For the uptake of R9 and Tat at low peptide concentrations, CPZ had no effect (Figure 4). In contrast, at high peptide concentrations, the same inhibitor completely abolished the cytoplasmic and nuclear localization of the peptides. Under the assumption that CPZ is a specific inhibitor of clathrin-dependent endocytosis, this observation provided strong evidence that at high concentrations, this endocytic pathway is a key internalization mechanism used by these peptides, which leads to their cytoplasmic and nuclear enrichment. The inhibition of transferrin uptake confirmed that inhibition of CME is at least one activity exerted by CPZ on HeLa cells. However, CPZ originally was identified as an antipsychotic drug (34), acting as an antagonist of dopamine D2 receptors (35). Moreover, CPZ directly interacts with calmodulin, thereby also interfering with a number of Ca2+-dependent signaling pathways (36). Given the fact that our further experiments (see below) supported a nonendocytic uptake mechanism, in the following we refer to this uptake as CPZ sensitive rather than taking these results as direct evidence for clathrin-dependent endocytosis.

        Figure 4.

        Figure 4.

          Dependence of the effects of inhibitors of endocytosis on the concentration of R9 and Tat. HeLa cells were treated with the indicated inhibitors for 30 min at 37°C or remained untreated. Then, the cells were incubated for a further 30 min with either 2 or 20 μm of R9 A) or Tat peptide B) in the presence or absence of the respective inhibitor. The scale bars represent 20 μm. C) MβCD-induced cytoplasmic uptake of Antp in HeLa cells. HeLa cells were treated with MβCD for 30 min at 37°C or remained untreated. Then, the cells were incubated for a further 30 min with 100 μm of Antp in the presence or absence of MβCD. The scale bars represent 20 μm.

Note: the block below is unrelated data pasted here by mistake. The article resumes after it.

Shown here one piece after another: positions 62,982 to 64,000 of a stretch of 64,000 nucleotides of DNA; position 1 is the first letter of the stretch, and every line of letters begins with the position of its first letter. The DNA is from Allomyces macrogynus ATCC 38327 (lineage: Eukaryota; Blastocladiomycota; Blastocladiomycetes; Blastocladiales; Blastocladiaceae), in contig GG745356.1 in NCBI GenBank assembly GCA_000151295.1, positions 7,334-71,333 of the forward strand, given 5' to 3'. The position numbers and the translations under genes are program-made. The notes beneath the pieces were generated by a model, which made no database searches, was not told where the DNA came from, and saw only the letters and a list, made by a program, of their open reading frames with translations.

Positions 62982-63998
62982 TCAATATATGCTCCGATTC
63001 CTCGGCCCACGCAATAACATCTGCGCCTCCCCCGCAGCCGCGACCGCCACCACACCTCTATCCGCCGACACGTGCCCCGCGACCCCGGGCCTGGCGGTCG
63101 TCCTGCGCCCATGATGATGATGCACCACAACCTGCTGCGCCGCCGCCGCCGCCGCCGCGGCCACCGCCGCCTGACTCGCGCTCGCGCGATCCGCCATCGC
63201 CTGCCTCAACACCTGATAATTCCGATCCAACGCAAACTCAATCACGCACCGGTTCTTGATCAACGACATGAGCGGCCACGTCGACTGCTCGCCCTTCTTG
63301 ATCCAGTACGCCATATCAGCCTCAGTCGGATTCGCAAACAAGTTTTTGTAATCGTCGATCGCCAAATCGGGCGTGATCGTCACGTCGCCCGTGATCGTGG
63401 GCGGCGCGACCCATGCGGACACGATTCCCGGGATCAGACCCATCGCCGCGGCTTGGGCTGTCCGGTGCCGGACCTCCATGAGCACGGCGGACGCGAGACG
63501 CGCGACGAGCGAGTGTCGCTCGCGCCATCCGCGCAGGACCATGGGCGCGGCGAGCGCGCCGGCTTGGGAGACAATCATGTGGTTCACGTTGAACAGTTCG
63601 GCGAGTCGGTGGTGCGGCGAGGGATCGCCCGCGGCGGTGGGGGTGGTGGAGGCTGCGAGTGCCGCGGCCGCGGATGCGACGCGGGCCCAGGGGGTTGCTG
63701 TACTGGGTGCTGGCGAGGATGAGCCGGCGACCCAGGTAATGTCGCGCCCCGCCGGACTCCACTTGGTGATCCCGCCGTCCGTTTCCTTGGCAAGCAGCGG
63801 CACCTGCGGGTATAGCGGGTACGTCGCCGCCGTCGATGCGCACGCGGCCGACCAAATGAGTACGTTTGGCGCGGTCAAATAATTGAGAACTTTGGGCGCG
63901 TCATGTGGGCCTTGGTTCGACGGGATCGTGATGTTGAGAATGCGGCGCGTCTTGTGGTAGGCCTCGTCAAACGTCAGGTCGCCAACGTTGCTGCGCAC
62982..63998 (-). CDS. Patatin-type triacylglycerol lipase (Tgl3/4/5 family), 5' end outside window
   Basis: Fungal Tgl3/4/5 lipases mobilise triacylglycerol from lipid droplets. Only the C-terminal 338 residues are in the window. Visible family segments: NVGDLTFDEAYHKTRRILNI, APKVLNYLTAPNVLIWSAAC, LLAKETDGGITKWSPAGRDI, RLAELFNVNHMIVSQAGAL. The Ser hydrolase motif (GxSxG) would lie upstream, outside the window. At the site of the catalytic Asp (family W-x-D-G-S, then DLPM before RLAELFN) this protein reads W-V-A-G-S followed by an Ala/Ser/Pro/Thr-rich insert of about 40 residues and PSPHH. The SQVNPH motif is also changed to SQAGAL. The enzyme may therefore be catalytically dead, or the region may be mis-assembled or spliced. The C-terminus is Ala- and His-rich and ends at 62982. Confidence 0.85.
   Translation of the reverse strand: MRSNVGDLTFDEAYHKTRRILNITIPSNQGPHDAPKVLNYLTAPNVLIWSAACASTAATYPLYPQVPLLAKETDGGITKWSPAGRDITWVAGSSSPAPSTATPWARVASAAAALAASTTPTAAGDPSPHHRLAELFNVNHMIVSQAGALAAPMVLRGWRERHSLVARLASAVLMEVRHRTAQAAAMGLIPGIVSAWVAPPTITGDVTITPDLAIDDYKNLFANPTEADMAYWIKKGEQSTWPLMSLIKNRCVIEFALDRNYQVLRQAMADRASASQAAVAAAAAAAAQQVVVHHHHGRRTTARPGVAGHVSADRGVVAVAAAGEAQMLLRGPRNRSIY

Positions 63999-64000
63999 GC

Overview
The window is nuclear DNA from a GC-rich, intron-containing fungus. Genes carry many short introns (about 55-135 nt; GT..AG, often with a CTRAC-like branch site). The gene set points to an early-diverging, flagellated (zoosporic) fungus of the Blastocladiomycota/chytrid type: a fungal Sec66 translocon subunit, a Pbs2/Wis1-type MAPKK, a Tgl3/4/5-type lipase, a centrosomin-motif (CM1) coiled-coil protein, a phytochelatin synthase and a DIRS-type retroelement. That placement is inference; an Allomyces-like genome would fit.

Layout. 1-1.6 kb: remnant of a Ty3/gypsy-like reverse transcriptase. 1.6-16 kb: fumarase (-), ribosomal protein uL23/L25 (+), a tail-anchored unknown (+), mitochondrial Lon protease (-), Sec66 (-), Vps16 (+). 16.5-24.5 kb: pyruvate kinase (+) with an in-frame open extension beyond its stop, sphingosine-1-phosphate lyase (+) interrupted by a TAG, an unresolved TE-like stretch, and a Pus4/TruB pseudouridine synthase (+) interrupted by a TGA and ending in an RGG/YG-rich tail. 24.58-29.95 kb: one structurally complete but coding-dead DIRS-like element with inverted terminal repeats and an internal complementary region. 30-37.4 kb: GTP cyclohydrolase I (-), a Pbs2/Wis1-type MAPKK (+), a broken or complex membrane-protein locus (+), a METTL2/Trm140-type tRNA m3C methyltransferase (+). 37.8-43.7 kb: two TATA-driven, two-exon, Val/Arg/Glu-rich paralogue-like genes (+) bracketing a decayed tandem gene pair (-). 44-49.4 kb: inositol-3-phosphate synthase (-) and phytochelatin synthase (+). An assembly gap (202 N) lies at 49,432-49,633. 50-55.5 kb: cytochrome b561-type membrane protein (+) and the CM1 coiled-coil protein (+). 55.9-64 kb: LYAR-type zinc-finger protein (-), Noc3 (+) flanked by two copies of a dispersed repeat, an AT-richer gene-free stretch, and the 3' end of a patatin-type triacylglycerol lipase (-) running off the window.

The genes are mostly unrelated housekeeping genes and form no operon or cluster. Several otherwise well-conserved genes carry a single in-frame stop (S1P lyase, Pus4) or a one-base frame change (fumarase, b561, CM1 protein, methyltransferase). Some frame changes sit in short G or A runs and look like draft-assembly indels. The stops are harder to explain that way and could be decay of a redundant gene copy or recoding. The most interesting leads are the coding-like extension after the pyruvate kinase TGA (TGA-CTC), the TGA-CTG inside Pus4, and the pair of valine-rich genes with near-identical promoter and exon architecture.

At low concentrations, the CPZ-sensitive pathway did not seem to be involved in the uptake of R9 and Tat. MβCD and EIPA exerted a slight inhibitory effect, leading to phenotypes similar to the ones observed for Antp. However, at high peptide concentrations, the same inhibitors strongly promoted the cytoplasmic and nuclear distribution of peptides (Figure 4). This result was surprising but completely consistent with the data obtained by flow cytometry (Figure 2C,D). Evidently, at high peptide concentrations, the inhibition of endocytosis exerted by these inhibitors directed the peptides toward a more efficient compensatory mechanism.

          Having observed that for R9 and Tat, inhibitors of endocytosis lower the threshold for the rapid entry of peptide into the cytoplasm, we decided to investigate the uptake of Antp at even higher concentrations. Antennapedia was applied to HeLa cells at a concentration of 100 μm. In the absence of inhibitors, in spite of a further increase of cytoplasmic fluorescence, vesicular staining was still prominent (Figure 4C). In contrast, in the presence of MβCD, some cells showed a homogeneous cytoplasmic and nuclear fluorescence. However, after about 20-min incubation, morphological changes of the cells were indicative of cell damage. In contrast to R9 and Tat, EIPA was without effect. Nevertheless, these data indicate that the differences between Antp and R9 and Tat may be rather quantitative than qualitative.